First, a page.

“We have a tremendous opportunity to be ahead of the curve.” ~ George Massenburg (Grammy Award winning producer/engineer, innovator, lover of music).
There are times when you hear someone speak that may pique your interest in the inner workings of music production, specifically, how it truly contributes to not only an artist’s overall sound but to a particular moment in time.
Then you go to see George Massenburg speak.
Presented by the The Recording Academy’s Washington DC Chapter, they hit pay dirt with landing the Grammy award-winning producer/engineer/inventor in a rare opportunity to hear and see a master at work. Not many people can educate, entertain, enlighten, and enlist simultaneously. Massenburg did it effortlessly by speaking to our universal language: music.
Massenburg had us all in the palm of his hand as he issued his first charge: to simply listen to two audio versions of Phil Collins’ “In the Air Tonight.” Sidebar: you know everyone becomes a world-famous “air drummer” when those drums burst into the final chorus. In those few moments, the room was exposed to the one of the most popular but perilous phenomenon to date: the extreme difference in sound when listening to uncompressed versus compressed tracks, especially as it applies to consumers looking for even faster ways to obtain music. As he demonstrates two additional examples (Metallica and Etta James, respectively), one thing is clear: creating a sound is everything and we as creatives must work diligently to create, maintain, and demand what Massenburg calls “the sweet spot,” a quasi-technical term that pertains to a recording engineer’s ability to find that perfect sound when working with an artist in studio.
Drawing from experience and a rich knowledge of the history of how we listen to music, Massenburg took us on a journey of how disruptive versus sustaining technology is and will continue to shape how we consume our music. Just when you think you have it figured out, he hit us with sheer poetry:
“We are not consumers. We are participants in a community and we want to make better music.”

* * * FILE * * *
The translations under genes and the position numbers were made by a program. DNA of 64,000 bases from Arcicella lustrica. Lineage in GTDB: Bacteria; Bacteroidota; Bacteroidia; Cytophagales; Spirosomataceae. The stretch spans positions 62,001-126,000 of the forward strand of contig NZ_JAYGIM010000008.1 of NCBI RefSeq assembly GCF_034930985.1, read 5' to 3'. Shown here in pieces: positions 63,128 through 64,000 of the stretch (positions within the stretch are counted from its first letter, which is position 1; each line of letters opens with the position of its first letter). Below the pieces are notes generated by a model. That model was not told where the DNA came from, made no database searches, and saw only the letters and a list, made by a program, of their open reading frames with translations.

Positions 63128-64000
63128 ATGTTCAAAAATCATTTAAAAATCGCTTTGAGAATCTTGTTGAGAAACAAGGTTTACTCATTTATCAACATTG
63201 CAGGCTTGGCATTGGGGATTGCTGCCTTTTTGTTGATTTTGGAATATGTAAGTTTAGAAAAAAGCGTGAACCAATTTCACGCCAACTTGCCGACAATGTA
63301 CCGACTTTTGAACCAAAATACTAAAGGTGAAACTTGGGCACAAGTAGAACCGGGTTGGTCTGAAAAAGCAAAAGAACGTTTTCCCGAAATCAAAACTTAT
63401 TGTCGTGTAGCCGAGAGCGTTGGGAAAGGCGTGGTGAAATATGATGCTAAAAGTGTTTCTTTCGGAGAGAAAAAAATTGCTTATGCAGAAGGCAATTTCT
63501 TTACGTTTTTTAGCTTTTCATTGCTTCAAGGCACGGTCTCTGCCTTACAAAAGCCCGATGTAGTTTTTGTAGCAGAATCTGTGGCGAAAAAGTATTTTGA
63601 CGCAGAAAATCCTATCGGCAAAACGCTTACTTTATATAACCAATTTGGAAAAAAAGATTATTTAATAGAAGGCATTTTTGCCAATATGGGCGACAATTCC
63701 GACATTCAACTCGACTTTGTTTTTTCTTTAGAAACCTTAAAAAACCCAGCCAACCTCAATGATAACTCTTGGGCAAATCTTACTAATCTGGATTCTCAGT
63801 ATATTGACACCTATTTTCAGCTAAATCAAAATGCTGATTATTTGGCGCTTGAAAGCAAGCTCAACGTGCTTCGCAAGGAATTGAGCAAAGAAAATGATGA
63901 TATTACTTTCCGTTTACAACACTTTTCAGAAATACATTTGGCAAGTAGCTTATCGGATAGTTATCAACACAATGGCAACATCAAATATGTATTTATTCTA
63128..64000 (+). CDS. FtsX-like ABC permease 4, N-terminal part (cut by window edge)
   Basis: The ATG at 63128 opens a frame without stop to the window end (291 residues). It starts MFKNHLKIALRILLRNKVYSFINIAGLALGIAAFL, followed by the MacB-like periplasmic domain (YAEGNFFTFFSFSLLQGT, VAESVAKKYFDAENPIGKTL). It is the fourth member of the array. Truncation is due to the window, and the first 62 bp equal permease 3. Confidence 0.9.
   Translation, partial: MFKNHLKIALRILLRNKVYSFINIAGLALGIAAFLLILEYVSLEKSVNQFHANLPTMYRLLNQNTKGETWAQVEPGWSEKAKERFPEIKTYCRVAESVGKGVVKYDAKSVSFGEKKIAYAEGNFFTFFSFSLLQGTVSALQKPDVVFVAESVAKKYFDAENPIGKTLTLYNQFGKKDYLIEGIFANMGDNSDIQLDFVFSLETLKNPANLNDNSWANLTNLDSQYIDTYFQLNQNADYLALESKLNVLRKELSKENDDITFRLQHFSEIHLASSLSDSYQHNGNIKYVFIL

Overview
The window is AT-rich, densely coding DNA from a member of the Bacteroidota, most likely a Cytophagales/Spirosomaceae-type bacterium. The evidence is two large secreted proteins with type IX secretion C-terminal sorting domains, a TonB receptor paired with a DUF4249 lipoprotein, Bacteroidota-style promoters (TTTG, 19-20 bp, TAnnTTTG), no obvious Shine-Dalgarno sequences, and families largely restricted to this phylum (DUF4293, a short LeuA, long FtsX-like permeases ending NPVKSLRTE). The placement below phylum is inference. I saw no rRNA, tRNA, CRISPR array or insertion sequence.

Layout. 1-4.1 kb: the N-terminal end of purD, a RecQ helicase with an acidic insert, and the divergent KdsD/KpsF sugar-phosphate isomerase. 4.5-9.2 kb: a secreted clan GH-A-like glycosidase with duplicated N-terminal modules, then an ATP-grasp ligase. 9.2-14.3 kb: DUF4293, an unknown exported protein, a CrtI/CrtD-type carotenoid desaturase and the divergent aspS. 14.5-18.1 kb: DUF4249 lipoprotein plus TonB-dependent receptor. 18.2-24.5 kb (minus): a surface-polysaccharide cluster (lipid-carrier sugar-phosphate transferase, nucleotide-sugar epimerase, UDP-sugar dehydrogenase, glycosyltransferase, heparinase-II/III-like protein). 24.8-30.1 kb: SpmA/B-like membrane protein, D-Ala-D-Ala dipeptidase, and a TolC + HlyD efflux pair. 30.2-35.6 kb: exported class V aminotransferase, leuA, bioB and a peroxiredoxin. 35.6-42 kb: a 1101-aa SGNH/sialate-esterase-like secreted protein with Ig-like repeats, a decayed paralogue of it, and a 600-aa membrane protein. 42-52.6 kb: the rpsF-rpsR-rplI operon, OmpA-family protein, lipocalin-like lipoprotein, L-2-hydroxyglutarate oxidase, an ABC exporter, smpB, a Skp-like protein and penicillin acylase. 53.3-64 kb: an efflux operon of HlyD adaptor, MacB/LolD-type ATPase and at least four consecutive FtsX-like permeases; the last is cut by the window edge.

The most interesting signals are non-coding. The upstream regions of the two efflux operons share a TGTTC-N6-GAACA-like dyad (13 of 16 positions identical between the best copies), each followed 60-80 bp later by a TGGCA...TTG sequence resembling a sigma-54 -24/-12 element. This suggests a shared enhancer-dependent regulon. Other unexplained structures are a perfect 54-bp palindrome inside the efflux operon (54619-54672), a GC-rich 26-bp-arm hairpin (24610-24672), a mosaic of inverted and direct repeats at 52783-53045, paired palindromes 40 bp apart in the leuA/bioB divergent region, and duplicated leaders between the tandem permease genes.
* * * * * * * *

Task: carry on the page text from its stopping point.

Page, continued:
Perfection. But how when asked how does that occur, his explanation evokes even more thought: “The technology is changing but we haven’t been able to catch up artistically.”
Additional mentions ranging from the CALM Act (Commercial Audio Listening Mitigation, which seeks to lower the volume of commercials to align with the television programming they accompany) to advising engineers on what to do when artists feel the music/recording is not “loud enough” (I have actually seen this occur so he was definitely on point).
I must say when I left, my heart and mind was full. His presentation was a classic “take us back to take us forward moment.” An opportunity to simply LISTEN. Massenburg is a walking case study in having an absolute, pure, organic love for music and sound, so when the discussion turned toward the obvious “money/ownership,” he eloquently expressed that one have the choice to determine which was more important: owning 100% or changing someone’s life with the power of sound.
So here we are in a world with so much noise, can we really hear that “sweet spot” that Massenburg speaks. Has our salacious need to get music instantly contributed to the inability to really listen to a song? One can only tell.
It convinced me to go out and buy a record player and blow the dust off of my vinyl.
Special thanks to the The Recording Academy’s Washington DC Chapter for allowing us to learn from an innovator.
Taking extra time to listen, rather than simply hearing…